A MARXIST, Antonio Gramsci, put it best. "The crisis consists precisely in the fact that the old is dying and and the new cannot be born," he wrote from his prison cell in the 1920s.
"In this interregnum a great variety of morbid symptoms appears." Gramsci, as it happened, was referring to the anticipated collapse of capitalism. But his oft-quoted epigram describes the utter stalemate of Soviet communism.
History has never seen a gridlock of politics and economics quite like this one. Before the August coup and its aftermath, the Western powers were inching toward some kind of "Grand Bargain." The Soviets would finally agree to embrace a market economy; the West, in careful stages, would pump in money to ease the transition.
Even prior to the failed coup, there were deep divisions among the major Western nations about what reforms had to occur, and in what sequence, before any money flowed. Several European nations were willing to let the Soviets join the World Bank and begin receiving loans; the U.S. administration was not.
But the apparent disintegration of the Soviet Union compounds an already intractable problem and moots the debate. For the time being, there's no there there.
As the post-communist experience to date in Eastern Europe suggests, the reconstruction of a market economy is an exercise in careful sequencing and deft politics, even under far more propitious conditions than those facing the Soviet Union.
To begin with, the government must be willing to achieve currency reform. That means roughly balancing its budget and allowing local currency to be freely exchanged for dollars and deutsche marks. Only in this fashion can its own citizens begin to trust their currency and can foreigners begin to invest.
After budget and currency reform are accomplished, the government must begin the painful process of withdrawing subsidies from uncompetitive enterprises, weeding out viable ones from failing ones and allowing rigged prices to revert to true prices reflecting supply and demand. With an embryonic market economy functioning, private entrepreneurs can gradually emerge.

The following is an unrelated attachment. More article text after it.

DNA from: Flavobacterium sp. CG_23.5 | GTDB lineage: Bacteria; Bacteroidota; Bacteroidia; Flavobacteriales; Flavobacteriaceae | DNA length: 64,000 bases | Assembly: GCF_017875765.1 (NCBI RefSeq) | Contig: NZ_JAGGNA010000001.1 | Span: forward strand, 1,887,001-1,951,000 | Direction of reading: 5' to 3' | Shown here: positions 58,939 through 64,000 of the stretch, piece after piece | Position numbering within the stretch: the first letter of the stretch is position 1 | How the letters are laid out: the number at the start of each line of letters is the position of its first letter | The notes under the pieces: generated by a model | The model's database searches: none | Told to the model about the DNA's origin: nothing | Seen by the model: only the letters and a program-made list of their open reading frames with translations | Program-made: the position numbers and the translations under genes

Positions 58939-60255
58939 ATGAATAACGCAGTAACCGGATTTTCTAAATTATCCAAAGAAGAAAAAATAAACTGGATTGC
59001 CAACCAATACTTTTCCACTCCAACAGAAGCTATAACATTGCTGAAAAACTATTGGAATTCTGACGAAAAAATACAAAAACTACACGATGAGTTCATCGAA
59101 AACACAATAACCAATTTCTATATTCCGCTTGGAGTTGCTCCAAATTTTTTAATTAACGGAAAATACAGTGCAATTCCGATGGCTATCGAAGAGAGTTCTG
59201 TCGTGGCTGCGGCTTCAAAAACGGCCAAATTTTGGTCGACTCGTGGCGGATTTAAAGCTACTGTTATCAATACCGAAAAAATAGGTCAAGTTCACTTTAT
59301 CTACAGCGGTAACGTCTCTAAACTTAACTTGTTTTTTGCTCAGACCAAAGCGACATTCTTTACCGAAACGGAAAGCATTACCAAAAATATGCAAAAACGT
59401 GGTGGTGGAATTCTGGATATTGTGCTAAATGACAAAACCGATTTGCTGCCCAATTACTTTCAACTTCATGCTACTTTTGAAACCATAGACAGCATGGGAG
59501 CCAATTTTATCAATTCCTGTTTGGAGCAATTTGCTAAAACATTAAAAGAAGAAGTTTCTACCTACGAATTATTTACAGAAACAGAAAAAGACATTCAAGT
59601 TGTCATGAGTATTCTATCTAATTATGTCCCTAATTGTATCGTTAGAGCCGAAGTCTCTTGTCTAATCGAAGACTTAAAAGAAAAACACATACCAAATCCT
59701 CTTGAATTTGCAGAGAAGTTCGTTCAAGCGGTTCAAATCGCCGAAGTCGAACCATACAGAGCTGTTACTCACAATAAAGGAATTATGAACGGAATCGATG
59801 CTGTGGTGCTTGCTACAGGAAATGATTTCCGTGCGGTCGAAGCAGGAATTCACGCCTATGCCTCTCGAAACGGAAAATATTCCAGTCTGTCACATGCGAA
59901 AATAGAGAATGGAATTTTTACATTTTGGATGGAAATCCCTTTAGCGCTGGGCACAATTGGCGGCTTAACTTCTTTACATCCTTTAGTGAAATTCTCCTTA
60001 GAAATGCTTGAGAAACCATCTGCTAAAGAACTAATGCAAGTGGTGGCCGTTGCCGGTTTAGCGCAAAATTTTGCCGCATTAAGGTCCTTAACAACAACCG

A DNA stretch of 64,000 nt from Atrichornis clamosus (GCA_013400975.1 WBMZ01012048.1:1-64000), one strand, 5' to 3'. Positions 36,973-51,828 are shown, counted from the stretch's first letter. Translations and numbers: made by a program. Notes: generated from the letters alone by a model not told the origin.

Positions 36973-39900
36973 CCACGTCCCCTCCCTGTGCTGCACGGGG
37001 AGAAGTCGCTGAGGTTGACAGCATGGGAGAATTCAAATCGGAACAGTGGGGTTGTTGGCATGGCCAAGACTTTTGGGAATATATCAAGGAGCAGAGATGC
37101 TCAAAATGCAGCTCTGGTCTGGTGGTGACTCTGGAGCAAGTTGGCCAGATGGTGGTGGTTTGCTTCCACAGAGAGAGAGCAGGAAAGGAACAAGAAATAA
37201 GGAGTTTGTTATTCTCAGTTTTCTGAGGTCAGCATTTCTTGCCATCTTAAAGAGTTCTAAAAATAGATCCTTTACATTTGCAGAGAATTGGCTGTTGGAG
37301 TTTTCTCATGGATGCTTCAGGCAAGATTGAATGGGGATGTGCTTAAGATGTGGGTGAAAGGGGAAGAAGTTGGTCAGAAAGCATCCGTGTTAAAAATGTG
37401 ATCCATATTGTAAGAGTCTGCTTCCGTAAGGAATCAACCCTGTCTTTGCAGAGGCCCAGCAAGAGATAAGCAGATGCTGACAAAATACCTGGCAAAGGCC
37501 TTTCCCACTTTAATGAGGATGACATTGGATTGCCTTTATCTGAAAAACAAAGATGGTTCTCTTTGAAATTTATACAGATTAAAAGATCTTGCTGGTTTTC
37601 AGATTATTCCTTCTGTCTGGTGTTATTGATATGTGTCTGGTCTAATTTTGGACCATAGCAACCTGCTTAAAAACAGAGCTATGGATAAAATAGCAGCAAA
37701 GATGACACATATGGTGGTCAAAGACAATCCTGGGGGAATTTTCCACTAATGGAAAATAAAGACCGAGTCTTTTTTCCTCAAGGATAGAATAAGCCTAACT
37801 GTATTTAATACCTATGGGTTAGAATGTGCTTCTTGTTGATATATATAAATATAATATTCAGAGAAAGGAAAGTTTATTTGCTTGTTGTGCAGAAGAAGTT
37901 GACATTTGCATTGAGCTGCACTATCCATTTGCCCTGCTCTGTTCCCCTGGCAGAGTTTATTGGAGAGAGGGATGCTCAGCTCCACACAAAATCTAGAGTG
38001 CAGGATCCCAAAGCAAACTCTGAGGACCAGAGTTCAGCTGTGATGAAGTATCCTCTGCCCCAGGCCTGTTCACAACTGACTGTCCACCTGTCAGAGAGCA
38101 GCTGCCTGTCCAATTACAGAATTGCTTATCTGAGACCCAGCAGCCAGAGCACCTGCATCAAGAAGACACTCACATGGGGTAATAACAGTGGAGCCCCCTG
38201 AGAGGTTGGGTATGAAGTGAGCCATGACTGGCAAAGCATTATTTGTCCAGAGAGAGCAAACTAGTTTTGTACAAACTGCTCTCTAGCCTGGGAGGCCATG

Once the post-communist governments of Eastern Europe committed themselves to this process, the World Bank and the European Community stepped in with financial aid.
But Poland, Hungary and Czechoslovakia began with three immense advantages. First, the old communist elite was shoved out of the way fairly quickly, removing obstacles to necessarily painful economic reforms. In the Soviet Union, communist factory managers, purchasing agents and state planners are still in place.
Second, Poland and Czechoslovakia and to a lesser extent Hungary have genuinely popular governments, with the prestige to administer unpleasant economic medicine. In the Soviet Union, Gorbachev had to tack between hard-liners and reformers precisely because he lacks popular support. The long-suffering Soviet people have little appetite for further hardship.
And third (though Czechs and Slovaks have their political differences), Eastern Europe, with the exception of Yugoslavia, does not have the centrifugal pressures of the Soviet Union. Even with all of these relative advantages, their economies are far from recovery.
But in the Soviet Union, there is an excruciating series of chicken-and-egg dilemmas. What happens to money-losing enterprises after the subsidies cease? How do ordinary people collect pay and put bread on the table? The process of budget and currency reform has not yet gotten to step one.
Will the ruble continue to be the currency for the former Soviet empire, or will the various republics print their own money and have their own budgets? This may be fairly easy for the Baltic states, not so easy for the Ukraine, Kazhakstan and Byelorussia, which have no history as independent countries or economies.
Economic reform itself must be carefully staged. But it cannot occur until basic political issues are settled. Even if the Western nations agreed on a Grand Bargain allowing aid to flow in increasing sums as a series of benchmark reforms were achieved, now there is no central authority with whom to negotiate such a bargain.
And in the meantime, the Soviet economy continues to collapse. A market economy does not exist, but people no longer heed the commands of a command economy whose authority has evaporated.
This situation is unprecedented. After World War II, economic reforms could proceed in the defeated Axis powers because it was at least clear who was the government. And in other cases where decaying empires broke up politically, such as the Ottoman and Austro-Hungarian empires after World War I, an economy was at least functioning.
But in the present crisis, political gridlock and economic gridlock are intertwined. The Western debate about whether to offer aid to the Soviets, to say nothing of when, and how, and how much, remains on hold until we know whether Soviets exist -- or only Ukrainians, Kazakhs, Russians, Lithuanians and Armenians.
Generations of Marxists viewed Antonio Gramsci as something of a prophet. He was more prophetic than they knew.
Robert Kuttner writes on economic matters.